Intercontinental Exchange Inc, Market Cap (as of 19/09/2014): $23.45bn

Intercontinental Exchange (NYSE: ICE), announced on September 5, 2014 that it has entered into a definitive agreement to acquire SuperDerivatives, a leading provider of risk management analytics, financial market data and valuation services. The acquisition will accelerate the expansion of ICE’s comprehensive multi-asset class clearing strategy. Terms include a purchase price of approximately $350m, entirely in cash. Completion of the deal is subject to regulatory approval and other closing conditions. The transaction is expected to close in the fourth quarter of 2014 and ICE will provide relevant guidance when it reports quarterly earnings on November 4.

Intercontinental Exchange is a network of regulated exchanges and clearing houses for financial and commodity markets. ICE delivers data, technology and risk management services to markets around the world through its portfolio of exchanges, including the New York Stock Exchange, ICE Futures and Liffe. On the other hand, SuperDerivatives provides risk management analytics and systems across all asset classes, including interest rates, FX, credit, equities, energy and commodities to customers ranging from banks, asset managers, corporations, central banks, auditors and brokers. Founded in 2000, and headquartered in New York, the company has 12 offices around the world and over 300 employees,

The Intercontinental Exchange has recently been very active in the market and has continued its policy of growth through M&A activity. A large portion of such strategic acquisitions has been successful while others have failed due to regulators’ concerns over a potential monopoly situation. The recent trend of ICE’s market involvement includes the acquisition of Singapore Mercantile Exchange (SMX), which, for the first time, provided the company with exchange and clearing infrastructure in Asia; as well as its strategic investment in the continental Europe-focused Holland Clearing House, also aimed at further extending the company’s comprehensive clearing strategy for financial products.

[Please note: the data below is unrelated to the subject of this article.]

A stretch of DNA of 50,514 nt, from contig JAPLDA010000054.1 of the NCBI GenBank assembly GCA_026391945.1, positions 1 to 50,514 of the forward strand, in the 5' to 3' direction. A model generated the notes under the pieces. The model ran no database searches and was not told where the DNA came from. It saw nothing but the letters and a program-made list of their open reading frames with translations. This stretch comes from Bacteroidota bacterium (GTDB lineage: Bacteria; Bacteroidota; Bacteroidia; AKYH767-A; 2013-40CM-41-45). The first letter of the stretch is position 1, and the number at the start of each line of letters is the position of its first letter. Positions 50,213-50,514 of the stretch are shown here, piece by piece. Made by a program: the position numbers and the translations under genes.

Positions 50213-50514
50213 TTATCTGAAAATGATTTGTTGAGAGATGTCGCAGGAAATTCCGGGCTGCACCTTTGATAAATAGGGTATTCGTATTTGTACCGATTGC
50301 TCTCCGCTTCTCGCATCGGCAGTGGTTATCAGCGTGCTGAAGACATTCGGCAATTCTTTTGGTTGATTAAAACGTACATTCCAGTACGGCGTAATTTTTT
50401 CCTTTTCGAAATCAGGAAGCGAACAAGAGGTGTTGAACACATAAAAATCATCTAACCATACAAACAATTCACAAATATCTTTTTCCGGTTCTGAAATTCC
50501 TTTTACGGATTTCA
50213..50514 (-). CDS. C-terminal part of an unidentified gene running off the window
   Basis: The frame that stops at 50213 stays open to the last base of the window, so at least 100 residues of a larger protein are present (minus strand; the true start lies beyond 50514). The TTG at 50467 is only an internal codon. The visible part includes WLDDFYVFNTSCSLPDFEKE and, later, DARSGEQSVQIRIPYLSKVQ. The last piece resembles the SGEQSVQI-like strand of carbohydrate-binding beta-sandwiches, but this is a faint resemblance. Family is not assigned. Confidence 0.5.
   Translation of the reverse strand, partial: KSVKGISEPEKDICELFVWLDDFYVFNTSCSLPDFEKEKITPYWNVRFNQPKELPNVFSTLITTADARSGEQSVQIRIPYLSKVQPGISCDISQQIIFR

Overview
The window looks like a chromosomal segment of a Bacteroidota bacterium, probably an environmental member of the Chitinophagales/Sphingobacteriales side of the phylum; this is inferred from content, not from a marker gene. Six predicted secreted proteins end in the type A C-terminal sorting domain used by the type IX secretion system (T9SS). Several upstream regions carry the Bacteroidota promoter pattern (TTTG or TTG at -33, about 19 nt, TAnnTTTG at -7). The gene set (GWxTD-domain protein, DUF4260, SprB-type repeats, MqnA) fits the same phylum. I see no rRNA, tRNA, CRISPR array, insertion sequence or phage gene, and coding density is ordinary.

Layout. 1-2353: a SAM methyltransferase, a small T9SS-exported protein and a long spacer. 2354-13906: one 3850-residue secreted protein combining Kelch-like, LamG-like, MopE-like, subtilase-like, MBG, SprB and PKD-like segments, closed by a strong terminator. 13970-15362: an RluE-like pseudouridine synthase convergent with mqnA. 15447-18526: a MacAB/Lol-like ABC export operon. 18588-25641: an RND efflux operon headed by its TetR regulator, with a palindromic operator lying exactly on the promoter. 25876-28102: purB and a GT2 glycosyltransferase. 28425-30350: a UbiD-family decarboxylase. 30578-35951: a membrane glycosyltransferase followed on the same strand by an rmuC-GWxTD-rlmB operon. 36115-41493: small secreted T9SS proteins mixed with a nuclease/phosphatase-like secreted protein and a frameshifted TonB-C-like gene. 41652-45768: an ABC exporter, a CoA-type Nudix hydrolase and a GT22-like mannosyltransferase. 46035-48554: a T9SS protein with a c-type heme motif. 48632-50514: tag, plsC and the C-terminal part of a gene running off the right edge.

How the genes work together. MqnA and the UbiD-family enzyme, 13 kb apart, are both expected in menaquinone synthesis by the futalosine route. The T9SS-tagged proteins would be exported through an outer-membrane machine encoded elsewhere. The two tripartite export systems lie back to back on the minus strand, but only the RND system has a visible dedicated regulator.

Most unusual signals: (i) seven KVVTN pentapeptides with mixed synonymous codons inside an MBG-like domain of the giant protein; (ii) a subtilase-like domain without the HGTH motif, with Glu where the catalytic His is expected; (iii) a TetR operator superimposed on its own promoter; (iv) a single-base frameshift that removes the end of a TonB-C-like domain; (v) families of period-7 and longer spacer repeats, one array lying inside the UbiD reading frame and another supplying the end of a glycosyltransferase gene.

In June 2014, ICE completed a spin-off of Euronext N.V., the pan-European exchange group, after a successful attempt at integrating the NYSE Euronext’s European derivatives business, known as Liffe. The spin-off was planned from the very inception of the $8.2bn acquisiton of NYSE Euronext in November 2013. Following the spin-off Jeffrey C. Sprecher, Chairman and CEO of ICE, declared that the strategic objectives for the company involves a further integration of ICE and Liffe, the expansion of the company’s clearing capabilities and the delivery on its synergy targets.

The apparent rationale behind the SuperDerivatives acquisition is related to the fact that the company also owns a chat platform similar to the one used on Bloomberg terminals. In fact, the company’s DGX front-end data system is a web-based platform that delivers real time analytics, data, news and multi-participant chat with video in a cost-efficient manner. Other products and services include independent valuation, market data for mark-to-market, multi-asset derivatives front office and risk systems and a multi-asset OTC execution platform. ICE has long wanted to crack the market for providing high-tech information terminals and has recently been under growing pressure to do so as Bloomberg and other financial information providers push into its core markets. With the acquisition of SuperDerivatives, the Atlanta-based company will also get access to the Israeli group’s DGX product, which allows traders to access live pricing and news in addition to analysing theoretical trades before they execute them.

ICE’s move to get a toehold in messaging comes as Wall Street firms push back against Bloomberg’s dominance. CME, the futures exchange operator, has invested in Wickr, a start-up that is in talks with banks to create an alternative to Bloomberg instant messaging, and Goldman Sachs has spearheaded efforts to create a rival Wall Street chat service. A competing chat service could also face an uphill battle given the degree to which Bloomberg terminals remain entrenched on Wall Street – the private company says 20m chat exchanges take place over its terminals each day.

According to the Wall Street Journal and people familiar with the matter, other potential buyers who showed interest in SuperDerivatives include CME, Nasdaq and the recently listed Markit. However, it is unclear if any of those parties reached advanced discussions with SuperDerivatives and its advisers.

ICE was advised by Greenberg Traurig P.A., SuperDerivatives was advised by Barclays and White & Case LLP.

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